If you want to offend someone, telling them what to do with their money is a good way to go. It is a very “personal” matter, but one Jesus spoke about quite a lot. Mind you, when the Pharisees ask a question about tax (Matthew 22:15-22), it is rather like the bolas they use in South America – 2 or 3 balls linked with cord, thrown to tangle the legs of an animal and bring it down.
The question to Jesus was a trick – they thought they would trip him whichever answer he gave. Money was a key issue, as emotive then as now. “Don’t pay tax” might be popular, but treason would be reported him to authorities.
“Pay tax” would discredit Jesus as a true Jew, painting him as a collaborator with the Roman occupation. Whatever Jesus says, it will be unpopular – telling people what to do with their money usually is.
But Jesus escapes – not with a clever answer, but with the right one. We need to take note of it. Loyalty to God is most important, but it doesn’t let us off all other commitments. In this case, you can pay tax without being unfaithful (it’s still true).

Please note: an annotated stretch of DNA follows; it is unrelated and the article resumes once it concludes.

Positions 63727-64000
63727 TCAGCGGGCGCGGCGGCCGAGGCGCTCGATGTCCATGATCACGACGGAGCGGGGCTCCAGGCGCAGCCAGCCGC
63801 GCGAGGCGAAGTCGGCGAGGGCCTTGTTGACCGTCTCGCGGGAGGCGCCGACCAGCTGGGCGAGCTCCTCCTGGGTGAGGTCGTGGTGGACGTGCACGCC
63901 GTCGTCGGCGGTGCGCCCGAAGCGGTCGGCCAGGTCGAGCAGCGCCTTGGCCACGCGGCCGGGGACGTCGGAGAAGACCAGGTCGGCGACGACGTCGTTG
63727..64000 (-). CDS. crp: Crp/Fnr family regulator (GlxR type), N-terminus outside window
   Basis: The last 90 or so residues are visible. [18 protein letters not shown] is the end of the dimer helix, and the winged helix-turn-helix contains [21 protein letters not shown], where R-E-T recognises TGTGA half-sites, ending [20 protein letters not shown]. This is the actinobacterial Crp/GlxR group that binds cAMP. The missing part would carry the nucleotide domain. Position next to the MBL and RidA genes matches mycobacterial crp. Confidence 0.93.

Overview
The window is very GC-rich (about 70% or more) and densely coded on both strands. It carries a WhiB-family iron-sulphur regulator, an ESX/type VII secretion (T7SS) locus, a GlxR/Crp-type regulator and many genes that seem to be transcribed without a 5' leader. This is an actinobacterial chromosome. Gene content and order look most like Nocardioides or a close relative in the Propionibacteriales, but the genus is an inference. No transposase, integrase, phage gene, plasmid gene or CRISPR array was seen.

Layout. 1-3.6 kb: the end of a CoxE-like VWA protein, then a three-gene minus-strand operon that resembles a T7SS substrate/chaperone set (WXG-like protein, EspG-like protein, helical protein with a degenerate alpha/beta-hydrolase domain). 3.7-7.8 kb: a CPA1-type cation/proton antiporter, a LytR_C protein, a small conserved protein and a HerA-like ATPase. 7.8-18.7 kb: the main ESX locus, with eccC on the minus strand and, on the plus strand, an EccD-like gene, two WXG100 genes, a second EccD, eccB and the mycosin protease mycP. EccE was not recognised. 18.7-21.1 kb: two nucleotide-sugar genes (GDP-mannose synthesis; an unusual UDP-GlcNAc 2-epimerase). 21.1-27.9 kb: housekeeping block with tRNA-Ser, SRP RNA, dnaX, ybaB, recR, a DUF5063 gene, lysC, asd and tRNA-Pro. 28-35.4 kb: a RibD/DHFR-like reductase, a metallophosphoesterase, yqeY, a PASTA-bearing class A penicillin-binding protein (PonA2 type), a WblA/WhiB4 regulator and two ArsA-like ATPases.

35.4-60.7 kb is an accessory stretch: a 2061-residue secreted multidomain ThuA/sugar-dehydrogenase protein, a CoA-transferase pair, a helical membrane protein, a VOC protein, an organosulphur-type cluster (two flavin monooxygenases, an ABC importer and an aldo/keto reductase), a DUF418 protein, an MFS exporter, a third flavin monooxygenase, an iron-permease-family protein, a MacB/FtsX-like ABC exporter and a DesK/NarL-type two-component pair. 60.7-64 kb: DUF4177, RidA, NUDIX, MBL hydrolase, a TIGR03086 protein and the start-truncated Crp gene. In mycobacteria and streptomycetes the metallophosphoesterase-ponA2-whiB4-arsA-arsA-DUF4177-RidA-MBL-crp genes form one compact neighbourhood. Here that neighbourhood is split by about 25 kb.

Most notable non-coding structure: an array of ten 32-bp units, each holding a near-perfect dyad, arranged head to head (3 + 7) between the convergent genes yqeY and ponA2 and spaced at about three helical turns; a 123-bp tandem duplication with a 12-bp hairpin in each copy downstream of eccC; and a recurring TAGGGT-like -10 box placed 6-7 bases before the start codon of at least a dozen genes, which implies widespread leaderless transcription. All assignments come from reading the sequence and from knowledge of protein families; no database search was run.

- Pay tax, even to “pagan Caesar”, for the peace, justice and trade you enjoy, even in a difficult regime
- pay God, to whom you owe everything [perhaps we forget that is part of our religion]
Why do we give as part of our faith? Recognising:
- God created it all
- God paid the price for us when we could not
- because, especially in our culture, this is how we express thanks and commitment.
Money is a tricky subject. Jesus didn’t give it a wide berth and avoid offending people. He said that our use of money is part of our faith, part of a response to the love of God which has to involve every part of our lives. In fact, giving is part of the gospel Good News. It reminds us of the good things we have (not only the material ones!), and makes clear our thanks and commitment to the Giver.